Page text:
Like many of the “Greatest Generation”, Bob remained modest about his many accomplishments and awards and preferred to let the light shine on others. He was always willing to lend a helping hand and firmly believed that anything worth doing was worth doing well. If someone said it couldn’t be done, he asked “How could we do it” or “How can I help?” He always credited his parents and Grandma Anderson for his work ethic and willingness to go that extra step without being asked.
His passing leaves an irreplaceable hole in our family tapestry, but his spirit, values, and example, his love for family, God, and country, his charisma and wonderful stories will live on in our hearts and in our memories. He made a difference in the lives of so many and he will be sorely missed by all who knew and loved him. Rest in peace, Bob!
He is survived by his four sons Randy, Kerry, Jim and Kip; three grandchildren Tiffany, Zane and Chimay; two nieces Cathy and Judy; two nephews Mark and Craig; four maternal cousins Paul, Rolf, Steven and Maren; and paternal cousins in Norway. He was preceded in death by his parents; the mother of his boys, Barbara; a nephew, Gary; his beloved brother, Bill and his sister-in-law, Gayjoy and his cousin Ingrid in Norway. He is also survived by Lynn Edwards and Sandra Schoning.
A celebration of life will be held at Grace Lutheran Church, 435 NW 21st Street in Corvallis at 1:00 p.m. on Saturday, February 29th, 2020. His ashes will be interned later in Seattle next to his brother at his request. In lieu of flowers, the family suggests donations may be made in Bob’s name to a charity of your choice or to Oregon State U.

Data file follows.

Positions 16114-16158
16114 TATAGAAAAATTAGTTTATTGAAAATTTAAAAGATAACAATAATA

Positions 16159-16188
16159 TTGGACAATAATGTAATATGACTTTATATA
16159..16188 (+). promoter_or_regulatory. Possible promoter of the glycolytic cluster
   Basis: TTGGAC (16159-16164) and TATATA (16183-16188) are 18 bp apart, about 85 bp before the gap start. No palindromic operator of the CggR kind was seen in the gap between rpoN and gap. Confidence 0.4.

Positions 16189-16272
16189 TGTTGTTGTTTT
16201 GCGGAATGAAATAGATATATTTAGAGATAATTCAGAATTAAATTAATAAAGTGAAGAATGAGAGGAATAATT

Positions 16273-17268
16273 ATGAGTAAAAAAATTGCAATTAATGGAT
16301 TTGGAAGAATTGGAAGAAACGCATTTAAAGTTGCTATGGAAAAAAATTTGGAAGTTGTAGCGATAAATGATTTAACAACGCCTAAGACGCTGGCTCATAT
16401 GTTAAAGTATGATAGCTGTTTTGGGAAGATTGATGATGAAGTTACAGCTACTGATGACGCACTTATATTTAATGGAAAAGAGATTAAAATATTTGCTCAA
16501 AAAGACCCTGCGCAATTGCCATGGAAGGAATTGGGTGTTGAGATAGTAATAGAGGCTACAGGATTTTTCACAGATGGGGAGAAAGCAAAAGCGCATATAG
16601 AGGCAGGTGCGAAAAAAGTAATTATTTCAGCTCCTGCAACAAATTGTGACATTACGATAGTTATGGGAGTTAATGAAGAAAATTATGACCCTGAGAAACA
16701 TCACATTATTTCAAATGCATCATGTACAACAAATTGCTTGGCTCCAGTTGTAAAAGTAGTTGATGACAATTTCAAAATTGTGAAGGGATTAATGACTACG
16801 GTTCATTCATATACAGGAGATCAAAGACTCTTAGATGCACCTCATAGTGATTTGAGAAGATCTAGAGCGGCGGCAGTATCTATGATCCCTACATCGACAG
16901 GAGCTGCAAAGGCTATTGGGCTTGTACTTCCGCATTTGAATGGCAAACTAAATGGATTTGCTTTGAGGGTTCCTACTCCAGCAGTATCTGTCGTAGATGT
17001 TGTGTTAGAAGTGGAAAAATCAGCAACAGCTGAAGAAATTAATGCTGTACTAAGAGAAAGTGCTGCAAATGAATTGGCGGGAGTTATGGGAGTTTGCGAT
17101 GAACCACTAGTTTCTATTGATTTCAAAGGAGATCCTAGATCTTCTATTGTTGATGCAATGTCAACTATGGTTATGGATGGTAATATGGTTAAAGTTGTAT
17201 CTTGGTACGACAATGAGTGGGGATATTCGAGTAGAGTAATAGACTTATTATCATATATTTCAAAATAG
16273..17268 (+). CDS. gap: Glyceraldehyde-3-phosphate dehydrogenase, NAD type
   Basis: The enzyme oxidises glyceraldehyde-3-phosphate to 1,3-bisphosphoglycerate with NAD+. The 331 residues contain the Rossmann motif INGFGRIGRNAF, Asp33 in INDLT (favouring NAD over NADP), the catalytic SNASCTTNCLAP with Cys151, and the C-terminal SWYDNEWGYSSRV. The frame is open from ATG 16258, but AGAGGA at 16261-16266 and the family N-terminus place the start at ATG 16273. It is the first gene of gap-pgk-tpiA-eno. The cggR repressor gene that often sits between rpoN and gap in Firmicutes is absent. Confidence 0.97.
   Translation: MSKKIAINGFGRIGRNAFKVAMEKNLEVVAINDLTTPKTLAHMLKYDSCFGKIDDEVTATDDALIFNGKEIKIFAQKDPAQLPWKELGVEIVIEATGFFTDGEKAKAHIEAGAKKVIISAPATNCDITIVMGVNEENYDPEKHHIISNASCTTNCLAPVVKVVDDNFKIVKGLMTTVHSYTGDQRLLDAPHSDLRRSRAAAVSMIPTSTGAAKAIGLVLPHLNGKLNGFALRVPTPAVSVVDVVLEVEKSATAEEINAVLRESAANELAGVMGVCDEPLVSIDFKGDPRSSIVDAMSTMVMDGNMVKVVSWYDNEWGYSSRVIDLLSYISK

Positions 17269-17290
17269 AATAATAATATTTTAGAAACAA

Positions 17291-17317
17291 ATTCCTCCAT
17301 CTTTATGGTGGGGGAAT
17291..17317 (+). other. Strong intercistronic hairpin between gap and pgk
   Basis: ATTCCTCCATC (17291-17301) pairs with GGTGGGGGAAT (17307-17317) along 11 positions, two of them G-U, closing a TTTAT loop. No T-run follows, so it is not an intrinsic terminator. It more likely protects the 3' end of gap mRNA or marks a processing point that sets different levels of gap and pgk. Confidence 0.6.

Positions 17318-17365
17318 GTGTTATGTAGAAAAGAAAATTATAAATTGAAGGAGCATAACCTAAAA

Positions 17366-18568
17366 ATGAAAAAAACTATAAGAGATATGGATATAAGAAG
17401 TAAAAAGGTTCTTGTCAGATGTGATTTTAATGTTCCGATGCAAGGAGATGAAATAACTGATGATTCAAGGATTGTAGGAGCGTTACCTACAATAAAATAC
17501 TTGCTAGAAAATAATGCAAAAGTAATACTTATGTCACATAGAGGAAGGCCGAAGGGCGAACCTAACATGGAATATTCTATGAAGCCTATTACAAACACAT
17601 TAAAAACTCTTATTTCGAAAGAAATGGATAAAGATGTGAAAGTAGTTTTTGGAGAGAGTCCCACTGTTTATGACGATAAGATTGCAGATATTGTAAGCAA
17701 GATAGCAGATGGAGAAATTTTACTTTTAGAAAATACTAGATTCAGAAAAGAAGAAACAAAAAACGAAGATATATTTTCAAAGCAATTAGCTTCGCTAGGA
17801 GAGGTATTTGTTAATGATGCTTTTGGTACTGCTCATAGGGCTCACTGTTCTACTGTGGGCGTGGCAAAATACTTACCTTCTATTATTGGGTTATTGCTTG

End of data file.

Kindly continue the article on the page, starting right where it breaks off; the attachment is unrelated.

William "Bill" Brady, Fargo, N.D.
William “Bill” Brady, 85, Fargo passed away Thursday, February 13, 2020, at Edgewood Vista, Fargo.
Bill was born August 29, 1934, to John and Anne (Anderson) Brady. He graduated from Mayville High School in 1952 where he excelled in both basketball and baseball. He attended NDSU before transferring to Mayville State, where he graduated with a degree in teaching. Bill began his teaching and coaching career in Lakota, ND before moving to Ada, MN, where he taught mathematics and coached basketball. He brought his team to the MN State Tournament in 1962. Bill married Bernadine “Dina” Eid on August 17, 1963. They lived in Cambridge, MN for 2 years before moving to Devils Lake, ND where he taught and coached at the Junior College. They later moved to Athens, GA where he furthered his education at the University of Georgia. Known as a human calculator, Bill earned his Doctorate in Statistics.